I totally didn’t deserve it.  In fact, I’ll go out on a limb and say that Nobody Deserves Anything.  If we could just tattoo that on each other’s foreheads, we’d all be better off.  I never hear The Boy or Pugsley EVER say deserve.  It’s a dirty word around our house, and no one wants to hear the 45 minute lecture that goes with that word.

That word successfully hacked my brain, though.  In a way, that was worth the whole price of the stereo, five times over.

And that’s what Fitbit© does.  It creates the concept of deserve in your brain – and that’s the danger.  I walked 10,000 steps today!  I deserve . . . a pizza.  Not a slice.  A pizza.  I walked 15,000 steps – that’s a pizza and some ice cream.  Oh, and beer.

So, an activity tracker might just make you fatter.  Are there other self-sabotaging behaviors we engage in that might add in to the mess?  Sure there are:

  • “I’ve already slipped up today, so I’ll eat the whole pizza.” – This makes sense – it combines a temporary defeat with a complete and total surrender of the day. Yay!
  • “I’ll restart the diet after the weekend. And this pizza.” – Ah, the good old future you, paying for the sins of present you.
  • “My cheat meal can be a cheat day.” – Well, meal is a lot like day in that they’re both words.
  • “My cheat day can be a cheat weekend.” – And what weekend isn’t made up of days?
  • “Chips are good for you, right?” – Only if you own stock in Frito-Lay©.
  • “Those cookies will go stale if I don’t eat them?” – And they will slowly kill you if you do . . . .

These have the common theme of “deserve” followed by “victim” followed by “extreme rationalization.”

And how do these come to mind?  These are already tricks I use to convince myself that this makes sense.  I’ve had to abandon cheat meals because . . . I’m not good enough to deal with them.  Likewise, any system that depends upon your willpower to for long term support, especially when you have a friend like your brain, is doomed.

Scott Adams works the idea that he uses choices to work around willpower.  Now I’m not sure that Scott has ever weighed a pound over his ideal weight, but he does have a point – willpower for a long term diet is a difficult partner, so he has a system.  Sadly, as a vegetarian, none of his choices involve bacon, and my choice the other night to eat all those chips was probably not as bad as it could have been (I might have tried to inject them into my eyes), but it wasn’t a great choice.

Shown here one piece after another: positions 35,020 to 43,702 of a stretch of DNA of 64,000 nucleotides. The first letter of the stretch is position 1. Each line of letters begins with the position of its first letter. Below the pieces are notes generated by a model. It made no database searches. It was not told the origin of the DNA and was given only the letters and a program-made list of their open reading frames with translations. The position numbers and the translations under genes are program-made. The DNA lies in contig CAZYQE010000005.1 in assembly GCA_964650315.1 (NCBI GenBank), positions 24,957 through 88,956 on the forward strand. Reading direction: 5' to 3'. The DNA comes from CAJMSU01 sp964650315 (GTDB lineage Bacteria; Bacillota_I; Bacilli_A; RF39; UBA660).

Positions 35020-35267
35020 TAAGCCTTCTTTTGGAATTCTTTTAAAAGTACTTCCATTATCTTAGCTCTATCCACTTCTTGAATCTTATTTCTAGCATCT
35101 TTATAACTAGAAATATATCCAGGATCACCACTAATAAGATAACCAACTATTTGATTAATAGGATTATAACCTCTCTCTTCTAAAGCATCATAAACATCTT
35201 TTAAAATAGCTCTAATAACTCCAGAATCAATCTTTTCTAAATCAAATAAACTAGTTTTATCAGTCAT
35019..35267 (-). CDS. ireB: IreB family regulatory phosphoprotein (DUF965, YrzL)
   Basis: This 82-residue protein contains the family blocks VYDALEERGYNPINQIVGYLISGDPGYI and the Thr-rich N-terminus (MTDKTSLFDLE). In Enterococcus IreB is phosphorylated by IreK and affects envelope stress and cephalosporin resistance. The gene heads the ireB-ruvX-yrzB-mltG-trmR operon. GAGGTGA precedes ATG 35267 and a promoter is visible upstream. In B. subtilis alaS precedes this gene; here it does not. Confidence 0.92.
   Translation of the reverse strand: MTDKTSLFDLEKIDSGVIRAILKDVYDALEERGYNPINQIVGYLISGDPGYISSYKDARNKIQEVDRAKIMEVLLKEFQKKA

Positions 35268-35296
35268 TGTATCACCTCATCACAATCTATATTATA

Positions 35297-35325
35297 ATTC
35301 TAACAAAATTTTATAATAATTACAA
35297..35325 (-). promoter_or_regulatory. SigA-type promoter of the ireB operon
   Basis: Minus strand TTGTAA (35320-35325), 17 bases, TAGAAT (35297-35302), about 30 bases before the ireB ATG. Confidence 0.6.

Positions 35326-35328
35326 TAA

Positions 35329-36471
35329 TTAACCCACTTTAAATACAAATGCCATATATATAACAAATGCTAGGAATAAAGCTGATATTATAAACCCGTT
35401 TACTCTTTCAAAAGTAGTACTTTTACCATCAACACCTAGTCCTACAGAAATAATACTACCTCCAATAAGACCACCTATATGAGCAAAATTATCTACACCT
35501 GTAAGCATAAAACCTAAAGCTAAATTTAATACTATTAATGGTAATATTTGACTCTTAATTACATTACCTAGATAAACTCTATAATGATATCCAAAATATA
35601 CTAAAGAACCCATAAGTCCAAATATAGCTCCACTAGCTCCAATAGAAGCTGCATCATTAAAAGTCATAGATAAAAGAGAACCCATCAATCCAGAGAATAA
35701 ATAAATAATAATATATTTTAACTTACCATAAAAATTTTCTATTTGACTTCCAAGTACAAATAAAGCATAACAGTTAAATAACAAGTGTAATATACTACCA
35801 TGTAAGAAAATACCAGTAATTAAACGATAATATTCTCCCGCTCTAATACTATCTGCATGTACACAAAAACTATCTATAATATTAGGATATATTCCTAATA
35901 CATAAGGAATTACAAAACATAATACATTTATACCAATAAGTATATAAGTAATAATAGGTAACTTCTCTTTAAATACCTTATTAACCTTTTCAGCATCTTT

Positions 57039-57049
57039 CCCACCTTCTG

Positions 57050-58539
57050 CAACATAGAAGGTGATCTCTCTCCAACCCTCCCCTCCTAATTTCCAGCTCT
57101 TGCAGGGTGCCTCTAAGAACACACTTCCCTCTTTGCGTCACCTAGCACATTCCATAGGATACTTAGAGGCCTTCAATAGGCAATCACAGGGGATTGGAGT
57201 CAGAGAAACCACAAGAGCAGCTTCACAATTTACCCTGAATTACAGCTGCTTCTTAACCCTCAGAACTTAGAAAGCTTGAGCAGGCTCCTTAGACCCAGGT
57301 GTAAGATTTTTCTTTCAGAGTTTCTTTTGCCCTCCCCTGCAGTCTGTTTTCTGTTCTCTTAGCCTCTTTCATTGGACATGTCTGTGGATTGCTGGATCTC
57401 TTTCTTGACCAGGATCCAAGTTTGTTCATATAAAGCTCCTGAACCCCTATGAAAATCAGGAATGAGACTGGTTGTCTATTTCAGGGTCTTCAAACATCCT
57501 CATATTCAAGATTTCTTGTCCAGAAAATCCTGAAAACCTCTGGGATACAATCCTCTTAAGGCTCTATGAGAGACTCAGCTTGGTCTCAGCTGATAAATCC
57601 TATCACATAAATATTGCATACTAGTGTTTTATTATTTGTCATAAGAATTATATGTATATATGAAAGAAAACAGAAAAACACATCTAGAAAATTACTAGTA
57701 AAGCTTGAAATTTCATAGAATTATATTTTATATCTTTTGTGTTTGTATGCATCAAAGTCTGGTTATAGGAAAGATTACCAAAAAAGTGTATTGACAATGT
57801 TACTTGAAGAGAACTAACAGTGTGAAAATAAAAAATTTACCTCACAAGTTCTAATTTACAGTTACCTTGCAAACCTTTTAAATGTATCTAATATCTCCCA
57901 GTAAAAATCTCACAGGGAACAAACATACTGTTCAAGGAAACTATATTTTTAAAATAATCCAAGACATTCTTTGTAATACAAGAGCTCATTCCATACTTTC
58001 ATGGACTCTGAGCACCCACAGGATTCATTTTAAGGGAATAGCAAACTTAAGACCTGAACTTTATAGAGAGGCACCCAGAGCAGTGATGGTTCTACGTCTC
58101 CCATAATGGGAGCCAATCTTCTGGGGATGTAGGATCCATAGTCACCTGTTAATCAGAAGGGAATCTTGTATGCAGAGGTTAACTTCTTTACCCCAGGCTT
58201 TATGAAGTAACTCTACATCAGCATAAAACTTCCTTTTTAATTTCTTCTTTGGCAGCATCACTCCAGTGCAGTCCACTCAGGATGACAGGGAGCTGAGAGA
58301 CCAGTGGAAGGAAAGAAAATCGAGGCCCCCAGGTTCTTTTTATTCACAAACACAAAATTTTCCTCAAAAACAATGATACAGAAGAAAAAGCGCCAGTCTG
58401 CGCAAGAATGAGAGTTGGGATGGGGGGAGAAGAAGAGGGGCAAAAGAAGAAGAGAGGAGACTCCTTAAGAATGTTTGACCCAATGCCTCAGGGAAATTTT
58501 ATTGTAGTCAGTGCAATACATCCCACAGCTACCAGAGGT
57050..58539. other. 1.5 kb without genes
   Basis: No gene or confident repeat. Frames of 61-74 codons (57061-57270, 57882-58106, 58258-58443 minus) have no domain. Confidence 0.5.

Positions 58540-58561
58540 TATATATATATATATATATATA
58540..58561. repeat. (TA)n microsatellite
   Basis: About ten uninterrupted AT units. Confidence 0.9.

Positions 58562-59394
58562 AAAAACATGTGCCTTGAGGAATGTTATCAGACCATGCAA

So, an activity tracker might be a calorie enabler, and another tool for your mind to tell you that you deserve something.  And whatever you do – don’t make me give you that talk.

Reminder:  John Wilder is STILL not a doctor, nor will he regenerate as one.  Consult your Doctor, Attorney, Car Mechanic, and Podiatrist prior to following any advice that you might get from here.

RV Ownership for Fun and Profit

“What? Come on! Man, you’re smart. You made poison out of beans, yo. Look, we got, we got an entire lab right here. Alright? How about you pick some of these chemicals and mix up some rocket fuel? That way you could just send up a signal flare. Or you make some kind of robot to get us help, or a homing device, or build a new battery, or wait. No. What if we just take some stuff off of the RV and build it into something completely different? You know, like a like a dune buggy?” – Breaking Bad

overview

Our camp, as viewed by the disembodied spirit of Elvis.

“I can’t believe you did this,” The Boy was flat out surprised.

“Why not?”

“This . . . this is so not like you.”

“This” was buying a Recreational Vehicle (RV), specifically a travel trailer.  You have to be specific when you describe what exactly your RV is, since (upon checking the Internet) everything from a little red wagon to the Death Star© qualifies as someone’s RV.

And, I’ll admit it, when you have a guy that drives a 12 year old car (LINK) until it gets totaled (LINK) it would seem a bit out of character for him to buy what can only be considered a luxury item.  Or at least that’s what I thought of, when I thought of RVs.

The Mrs. and I had actually discussed purchasing an RV for the last 15 or so years.  At first it was a little pop-up camper that occupied our dreams.  When we moved to Alaska, we looked at several different campers and camper types, and were pretty close to offering some money for a little integrated camper with its own engine, etc., but I couldn’t quite get comfortable driving in the bush in Alaska where there were no cell phones with a camper that had 271,000 miles on it.  That’s just asking for Hollywood to make an “Into The Wild”-type movie starring your family and a grizzly bear that stalks you for 231 miles of your trek back to civilization while you have to fight it off with marshmallow roasting forks.

I like to think that they’d get Liam Neeson to play me.  If he works out and gets some bigger biceps.

Anyway, we put the idea of an RV on the back burner living in Texas, because the last thing you want to be is a Texan with an RV.  That’s like ALL Texans, and, since The Mrs. and I have never read Harry Potter, we figured why join the crowd now?